But the details of the case show that the teenager, 18-year-old Humzah Mashkoor, was targeted online since he was 16 by at least four undercover FBI agents. And moreover, Mashkoor suffers from mental illness and has high-functioning autism, according to his family.
At least four other teenagers were arrested by the FBI on terrorism charges last year, under similar dubious circumstances.
Court records state that Mashkoor first came on the FBI’s radar in November 2021, shortly after the disastrous U.S. withdrawal from Afghanistan. Following a domestic violence incident involving Mashkoor and his family in June 2022—an incident resulting in the family telling law enforcement about his mental illness—the FBI began chatting with the then-juvenile online.
“Over the course of the investigation, Mashkoor spoke with four different [undercover FBI agents] who posed as fellow ISIS supporters,” stated the criminal complaint against Mashkoor.
“Mashkoor’s communications with the [undercover FBI agents] between September 2022 and December 2023 demonstrated that Mashkoor repeatedly expressed his intent to travel in order to join ISIS as a fighter, to provide money to ISIS to support their efforts, and to recruit others to also support ISIS through travel and/or financial contributions,” the complaint said.
According to The Intercept, which first broke the story about Mashkoor, his family told the judge about his mental illness at an initial court hearing, but the judge ordered him incarcerated anyway.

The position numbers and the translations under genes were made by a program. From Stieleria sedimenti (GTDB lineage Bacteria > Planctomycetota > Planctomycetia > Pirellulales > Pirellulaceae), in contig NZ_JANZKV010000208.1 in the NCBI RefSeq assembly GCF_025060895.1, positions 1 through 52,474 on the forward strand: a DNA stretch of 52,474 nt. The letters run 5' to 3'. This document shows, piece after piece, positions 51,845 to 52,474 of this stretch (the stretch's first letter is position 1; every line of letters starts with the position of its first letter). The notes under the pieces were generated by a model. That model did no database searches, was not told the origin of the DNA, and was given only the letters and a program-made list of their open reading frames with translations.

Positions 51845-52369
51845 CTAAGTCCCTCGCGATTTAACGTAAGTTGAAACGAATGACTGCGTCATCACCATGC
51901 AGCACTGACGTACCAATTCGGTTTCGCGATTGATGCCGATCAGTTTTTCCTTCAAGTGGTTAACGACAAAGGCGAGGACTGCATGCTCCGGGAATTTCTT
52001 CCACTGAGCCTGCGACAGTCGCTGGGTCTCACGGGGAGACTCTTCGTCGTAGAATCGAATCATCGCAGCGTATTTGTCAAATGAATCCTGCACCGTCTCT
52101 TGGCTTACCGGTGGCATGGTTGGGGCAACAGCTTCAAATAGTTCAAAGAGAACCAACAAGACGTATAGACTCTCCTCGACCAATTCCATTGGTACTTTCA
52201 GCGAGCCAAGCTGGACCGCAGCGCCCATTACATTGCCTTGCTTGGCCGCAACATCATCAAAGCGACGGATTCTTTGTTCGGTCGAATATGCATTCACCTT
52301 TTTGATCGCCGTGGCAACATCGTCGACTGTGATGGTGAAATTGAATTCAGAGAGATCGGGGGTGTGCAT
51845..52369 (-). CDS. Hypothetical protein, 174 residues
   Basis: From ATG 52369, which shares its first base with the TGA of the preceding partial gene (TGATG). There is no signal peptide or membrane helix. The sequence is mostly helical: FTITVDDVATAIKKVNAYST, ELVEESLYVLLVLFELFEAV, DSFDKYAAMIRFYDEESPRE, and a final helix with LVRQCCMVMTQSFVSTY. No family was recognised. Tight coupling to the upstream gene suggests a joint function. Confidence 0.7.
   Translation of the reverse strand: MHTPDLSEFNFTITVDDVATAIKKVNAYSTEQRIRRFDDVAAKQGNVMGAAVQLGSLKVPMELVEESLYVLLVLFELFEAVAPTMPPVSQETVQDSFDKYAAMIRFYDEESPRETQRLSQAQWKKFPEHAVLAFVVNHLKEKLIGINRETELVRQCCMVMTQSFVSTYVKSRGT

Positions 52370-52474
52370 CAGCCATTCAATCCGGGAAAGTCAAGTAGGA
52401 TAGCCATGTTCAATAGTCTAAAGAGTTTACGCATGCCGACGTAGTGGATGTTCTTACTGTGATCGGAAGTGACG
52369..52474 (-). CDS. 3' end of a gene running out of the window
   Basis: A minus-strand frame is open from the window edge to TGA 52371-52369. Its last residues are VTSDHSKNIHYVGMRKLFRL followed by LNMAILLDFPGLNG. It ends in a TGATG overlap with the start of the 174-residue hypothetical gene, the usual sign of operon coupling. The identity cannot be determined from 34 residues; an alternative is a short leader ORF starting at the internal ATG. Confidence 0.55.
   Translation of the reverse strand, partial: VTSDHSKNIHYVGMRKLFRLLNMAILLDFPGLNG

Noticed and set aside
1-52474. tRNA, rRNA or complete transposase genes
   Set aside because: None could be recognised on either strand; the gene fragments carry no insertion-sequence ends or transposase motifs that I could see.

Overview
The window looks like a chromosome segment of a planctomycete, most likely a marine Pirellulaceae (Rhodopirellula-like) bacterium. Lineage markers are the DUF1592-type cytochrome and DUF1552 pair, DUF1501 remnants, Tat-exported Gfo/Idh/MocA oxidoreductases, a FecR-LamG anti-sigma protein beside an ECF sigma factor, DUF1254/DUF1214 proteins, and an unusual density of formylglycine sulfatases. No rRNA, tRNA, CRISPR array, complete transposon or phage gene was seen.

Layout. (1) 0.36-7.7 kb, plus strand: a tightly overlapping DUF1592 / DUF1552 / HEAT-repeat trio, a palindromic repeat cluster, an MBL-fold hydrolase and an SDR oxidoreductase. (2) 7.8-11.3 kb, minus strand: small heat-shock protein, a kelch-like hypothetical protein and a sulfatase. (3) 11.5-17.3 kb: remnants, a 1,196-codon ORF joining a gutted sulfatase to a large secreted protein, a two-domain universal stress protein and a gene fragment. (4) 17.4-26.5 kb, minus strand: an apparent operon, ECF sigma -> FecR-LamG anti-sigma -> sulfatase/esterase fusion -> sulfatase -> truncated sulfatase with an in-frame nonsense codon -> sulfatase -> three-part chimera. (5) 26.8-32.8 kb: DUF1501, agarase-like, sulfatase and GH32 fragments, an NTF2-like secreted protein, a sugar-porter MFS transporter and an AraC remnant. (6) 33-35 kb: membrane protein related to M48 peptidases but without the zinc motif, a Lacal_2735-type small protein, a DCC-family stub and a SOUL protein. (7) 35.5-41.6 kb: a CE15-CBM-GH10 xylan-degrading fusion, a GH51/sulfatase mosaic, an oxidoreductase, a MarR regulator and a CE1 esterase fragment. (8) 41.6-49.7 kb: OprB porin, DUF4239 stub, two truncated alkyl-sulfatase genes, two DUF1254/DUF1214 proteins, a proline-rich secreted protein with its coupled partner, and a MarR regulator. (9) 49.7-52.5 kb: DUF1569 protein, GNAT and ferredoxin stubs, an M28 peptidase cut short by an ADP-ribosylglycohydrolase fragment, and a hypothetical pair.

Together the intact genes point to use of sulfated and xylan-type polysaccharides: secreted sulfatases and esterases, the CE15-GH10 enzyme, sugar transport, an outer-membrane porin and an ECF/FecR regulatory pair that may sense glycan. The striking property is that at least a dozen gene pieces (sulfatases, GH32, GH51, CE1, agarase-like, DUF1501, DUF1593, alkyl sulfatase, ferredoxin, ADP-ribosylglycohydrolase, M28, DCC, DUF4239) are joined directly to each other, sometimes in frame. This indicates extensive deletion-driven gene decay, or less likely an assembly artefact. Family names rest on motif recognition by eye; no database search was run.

“It’s not lost on this court that Mr. Mashkoor is a young man with possible mental illness and the diagnosis of high-functioning autism. It is clear he has a sea of familial support,” the judge reportedly said. “But based on this evidence, there’s no reasonable assurance here that the court can simply chalk all this up to the defendant simply being a young man.”
Mashkoor’s arrest marked at least the fifth teenager arrested by the FBI last year in highly dubious terrorism stings.
Last July, then-18-year-old Davin Meyer was as he was about to board an international flight—also out of Denver—allegedly to travel to the Middle East and fight for ISIS. Meyer’s mother, who originally approached law enforcement out of concern for her son, said that the FBI entrapped the boy.
Before Meyer was arrested in July, the FBI announced in June that it arrested 18-year-old Mateo Ventura for intending to support ISIS. However, Ventura’s father, has also accused the FBI of entrapping his son.
Along with Meyer and Ventura, the FBI announced in August the arrest of a 17-year-old boy for supposedly plotting to carry out an ISIS-inspired terrorist attack on American soil.
Most recently, a Catholic family claimed their 15-year-old son was arrested after being targeted by FBI operatives online.
Ken Silva is a staff writer at Headline USA. Follow him at twitter.com/jd_cashless.